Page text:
New Hope Academy's charter renewal appeal has "no end in sight," according to its CEO.
Isiah Anderson said he's frustrated his fifth- through 12th-grade school still doesn't know if it will get its charter renewed nearly a year after the York City school district denied New Hope's five-year renewal, leaving the school in turmoil.
The state Charter Appeals Board has had the case since October. Various motions have held up the process. The two sides recently supplied additional supporting documents for the record, and now wait for a schedule to be set for the hearing, according to Department of Education spokesman Tim Eller.
Most recently, the school district's motion to quash the appeal was denied by the appeals board.
"We don't anticipate hearing anything going into next school year," said Anderson, who founded the school.
New Hope had its graduation Wednesday night, perhaps for the last time if New Hope's appeal is turned down. Anderson acknowledged the uncertainty has taken a toll, with some teachers and students going elsewhere, especially early on after the district turned down the renewal.
New Hope has lost leadership, too, as chief academic officer Karen Schoonover resigned in May for undisclosed reasons, according to the school solicitor.
The impact: But, Anderson said, he is confident New Hope continues to appeal to parents who have lost faith in the city school district.
"Parents are calling because of the instability of the district," he said. "We're not concerned about enrollment. We are concerned about the uncertainty. We're concerned that here's something that can be resolved, and it hasn't been."
Anderson said he's hoping to enroll about 750 students next year, up from 720 this year. New Hope will have a better idea of its enrollment numbers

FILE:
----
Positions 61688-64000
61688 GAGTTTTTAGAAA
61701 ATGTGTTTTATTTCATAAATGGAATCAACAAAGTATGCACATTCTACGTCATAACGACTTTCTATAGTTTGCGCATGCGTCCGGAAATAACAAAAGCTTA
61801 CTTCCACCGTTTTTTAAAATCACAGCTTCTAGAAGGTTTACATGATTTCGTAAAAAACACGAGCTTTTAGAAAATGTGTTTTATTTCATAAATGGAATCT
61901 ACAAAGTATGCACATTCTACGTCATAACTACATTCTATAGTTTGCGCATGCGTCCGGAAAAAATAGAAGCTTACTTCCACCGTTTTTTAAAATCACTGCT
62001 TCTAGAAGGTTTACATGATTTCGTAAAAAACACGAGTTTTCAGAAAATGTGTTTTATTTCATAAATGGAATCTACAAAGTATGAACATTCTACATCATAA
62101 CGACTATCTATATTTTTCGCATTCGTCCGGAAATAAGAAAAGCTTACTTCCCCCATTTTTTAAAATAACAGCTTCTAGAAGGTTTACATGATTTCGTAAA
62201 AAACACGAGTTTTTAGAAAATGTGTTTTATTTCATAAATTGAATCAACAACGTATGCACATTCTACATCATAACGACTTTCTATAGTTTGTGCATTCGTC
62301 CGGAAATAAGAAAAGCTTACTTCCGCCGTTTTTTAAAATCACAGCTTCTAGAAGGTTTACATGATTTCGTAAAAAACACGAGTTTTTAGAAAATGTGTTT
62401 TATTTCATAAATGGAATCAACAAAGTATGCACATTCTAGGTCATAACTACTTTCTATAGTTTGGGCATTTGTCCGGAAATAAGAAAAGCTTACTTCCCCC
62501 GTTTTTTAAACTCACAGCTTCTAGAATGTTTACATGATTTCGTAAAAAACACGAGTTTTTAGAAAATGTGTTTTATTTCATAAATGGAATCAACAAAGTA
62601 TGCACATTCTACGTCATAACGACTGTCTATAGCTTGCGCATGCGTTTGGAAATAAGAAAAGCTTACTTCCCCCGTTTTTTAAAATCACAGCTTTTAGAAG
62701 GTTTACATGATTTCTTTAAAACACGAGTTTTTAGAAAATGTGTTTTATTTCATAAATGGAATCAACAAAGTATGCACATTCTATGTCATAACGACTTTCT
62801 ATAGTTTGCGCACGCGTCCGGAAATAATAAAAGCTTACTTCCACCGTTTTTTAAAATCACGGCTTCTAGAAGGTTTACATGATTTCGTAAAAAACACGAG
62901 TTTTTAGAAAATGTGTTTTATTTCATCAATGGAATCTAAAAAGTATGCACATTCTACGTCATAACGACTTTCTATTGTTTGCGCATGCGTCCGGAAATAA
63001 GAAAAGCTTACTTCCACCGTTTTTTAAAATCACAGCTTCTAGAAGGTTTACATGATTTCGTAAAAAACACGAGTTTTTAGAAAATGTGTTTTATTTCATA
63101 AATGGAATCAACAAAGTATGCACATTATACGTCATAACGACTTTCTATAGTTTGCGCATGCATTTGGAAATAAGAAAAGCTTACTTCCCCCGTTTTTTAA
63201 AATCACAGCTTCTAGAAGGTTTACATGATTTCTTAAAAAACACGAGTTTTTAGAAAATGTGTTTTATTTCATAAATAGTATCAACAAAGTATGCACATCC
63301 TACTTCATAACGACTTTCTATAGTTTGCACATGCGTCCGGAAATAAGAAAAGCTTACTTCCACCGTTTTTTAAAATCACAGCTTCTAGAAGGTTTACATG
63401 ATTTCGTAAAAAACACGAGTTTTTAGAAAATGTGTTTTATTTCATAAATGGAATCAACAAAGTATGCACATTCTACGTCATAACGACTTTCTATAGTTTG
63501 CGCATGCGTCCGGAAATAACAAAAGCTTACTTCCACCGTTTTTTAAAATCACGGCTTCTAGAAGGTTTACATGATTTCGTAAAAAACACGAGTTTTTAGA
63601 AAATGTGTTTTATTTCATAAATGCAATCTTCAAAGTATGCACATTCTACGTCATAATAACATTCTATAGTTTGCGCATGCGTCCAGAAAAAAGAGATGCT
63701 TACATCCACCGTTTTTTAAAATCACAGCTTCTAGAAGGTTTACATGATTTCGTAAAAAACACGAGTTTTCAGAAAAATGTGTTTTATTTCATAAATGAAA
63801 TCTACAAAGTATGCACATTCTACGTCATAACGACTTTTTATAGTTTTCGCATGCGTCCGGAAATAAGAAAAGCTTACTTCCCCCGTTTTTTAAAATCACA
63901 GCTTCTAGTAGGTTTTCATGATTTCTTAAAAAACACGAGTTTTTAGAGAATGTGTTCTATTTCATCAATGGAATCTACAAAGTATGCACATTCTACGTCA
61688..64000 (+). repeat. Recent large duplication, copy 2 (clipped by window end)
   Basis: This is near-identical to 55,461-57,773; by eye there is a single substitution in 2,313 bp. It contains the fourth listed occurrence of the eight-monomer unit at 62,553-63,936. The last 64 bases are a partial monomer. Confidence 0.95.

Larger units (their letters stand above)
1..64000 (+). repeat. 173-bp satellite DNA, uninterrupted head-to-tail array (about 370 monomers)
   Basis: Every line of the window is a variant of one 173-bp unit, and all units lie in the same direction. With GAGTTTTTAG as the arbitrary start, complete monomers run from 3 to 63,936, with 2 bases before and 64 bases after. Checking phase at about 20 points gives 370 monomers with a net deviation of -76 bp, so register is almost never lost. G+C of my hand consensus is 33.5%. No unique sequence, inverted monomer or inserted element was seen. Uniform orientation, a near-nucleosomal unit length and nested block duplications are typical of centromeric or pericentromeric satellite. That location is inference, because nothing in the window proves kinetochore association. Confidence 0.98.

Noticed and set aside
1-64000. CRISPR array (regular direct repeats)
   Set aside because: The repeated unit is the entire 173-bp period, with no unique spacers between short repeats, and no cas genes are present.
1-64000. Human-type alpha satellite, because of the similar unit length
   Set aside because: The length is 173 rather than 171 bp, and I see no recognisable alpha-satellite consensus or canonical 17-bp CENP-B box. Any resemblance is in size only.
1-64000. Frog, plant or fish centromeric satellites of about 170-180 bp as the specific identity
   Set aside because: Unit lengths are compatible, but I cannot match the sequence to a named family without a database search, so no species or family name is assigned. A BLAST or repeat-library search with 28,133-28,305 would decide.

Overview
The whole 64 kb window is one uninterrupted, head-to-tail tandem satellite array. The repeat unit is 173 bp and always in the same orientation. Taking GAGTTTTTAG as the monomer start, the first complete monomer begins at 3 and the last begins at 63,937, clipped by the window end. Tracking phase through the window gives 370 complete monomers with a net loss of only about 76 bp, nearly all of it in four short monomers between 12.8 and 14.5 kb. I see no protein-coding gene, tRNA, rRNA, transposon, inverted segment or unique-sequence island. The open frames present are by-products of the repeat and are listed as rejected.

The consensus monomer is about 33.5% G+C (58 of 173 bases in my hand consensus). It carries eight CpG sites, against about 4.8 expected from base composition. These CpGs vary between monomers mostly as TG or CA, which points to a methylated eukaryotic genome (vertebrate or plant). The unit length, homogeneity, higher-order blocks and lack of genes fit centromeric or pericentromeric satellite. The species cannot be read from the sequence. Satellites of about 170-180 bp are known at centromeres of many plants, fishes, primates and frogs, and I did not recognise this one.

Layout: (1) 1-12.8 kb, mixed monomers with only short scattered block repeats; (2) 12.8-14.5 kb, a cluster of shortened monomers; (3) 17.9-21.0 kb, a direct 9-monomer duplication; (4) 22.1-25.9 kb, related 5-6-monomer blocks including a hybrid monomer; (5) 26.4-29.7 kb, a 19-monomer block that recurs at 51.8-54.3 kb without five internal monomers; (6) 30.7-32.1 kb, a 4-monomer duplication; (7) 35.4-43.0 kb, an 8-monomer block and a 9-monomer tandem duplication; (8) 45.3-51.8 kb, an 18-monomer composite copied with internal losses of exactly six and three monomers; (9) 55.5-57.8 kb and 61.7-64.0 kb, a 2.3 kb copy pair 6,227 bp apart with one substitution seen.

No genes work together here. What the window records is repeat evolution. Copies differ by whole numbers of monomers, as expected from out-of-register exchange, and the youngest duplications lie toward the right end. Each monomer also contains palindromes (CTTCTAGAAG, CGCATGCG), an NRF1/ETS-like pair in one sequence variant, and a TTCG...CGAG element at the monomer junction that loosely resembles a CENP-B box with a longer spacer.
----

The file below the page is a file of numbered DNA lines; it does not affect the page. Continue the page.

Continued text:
later this summer, he said.
The biggest impact of the ongoing legal battle has been on morale, Anderson said.
"We have this culture of fighting, this culture of uncertainty in the community. Enough is enough already," he said. "In one breath, you can't communicate to the community that children are our priority, and education is our priority, and you're distracted by legal battles. I don't understand that."
Still, he added, he has no plans on quitting or slowing down. New Hope's graduation is at 95 percent, with 85 percent going to college, he said, indications the school is doing something right.
"We're still pretty confident we're going to win this case," Anderson said.
He pointed at the district for the case to be resolved, saying it should be "coming to the table and settling any of these issues."
School board: York City School Board President Margie Orr took exception to that, saying New Hope is the one who slowed things down.
"They are the ones who initially drug their feet on it," Orr said.
New Hope had filed its appeal on Oct. 1, 2012, 46 days after York City's decision was handed down.
Orr said she thinks New Hope's uncertain future "certainly will be a benefit" to city schools by attracting back teachers and students, especially since York City has a state-mandated financial recovery plan in the works that would add new features and programs to the district.
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